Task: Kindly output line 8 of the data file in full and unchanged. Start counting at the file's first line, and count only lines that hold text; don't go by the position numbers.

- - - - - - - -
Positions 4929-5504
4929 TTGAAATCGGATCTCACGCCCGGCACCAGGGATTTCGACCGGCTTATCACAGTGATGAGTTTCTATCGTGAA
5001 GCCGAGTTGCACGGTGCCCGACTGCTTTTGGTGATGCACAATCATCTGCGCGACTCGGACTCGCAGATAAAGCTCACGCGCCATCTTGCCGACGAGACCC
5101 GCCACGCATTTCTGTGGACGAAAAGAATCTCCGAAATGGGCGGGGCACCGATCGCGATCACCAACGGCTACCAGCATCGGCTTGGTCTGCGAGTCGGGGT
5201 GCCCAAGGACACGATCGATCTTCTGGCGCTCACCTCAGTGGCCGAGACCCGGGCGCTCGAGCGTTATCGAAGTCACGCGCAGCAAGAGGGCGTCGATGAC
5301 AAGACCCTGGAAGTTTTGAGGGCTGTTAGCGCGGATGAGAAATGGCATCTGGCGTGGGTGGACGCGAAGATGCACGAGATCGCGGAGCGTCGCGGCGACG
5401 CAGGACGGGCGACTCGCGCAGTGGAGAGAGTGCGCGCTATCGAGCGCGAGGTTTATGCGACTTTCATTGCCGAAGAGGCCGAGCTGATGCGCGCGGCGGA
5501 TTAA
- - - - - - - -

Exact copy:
5501 TTAA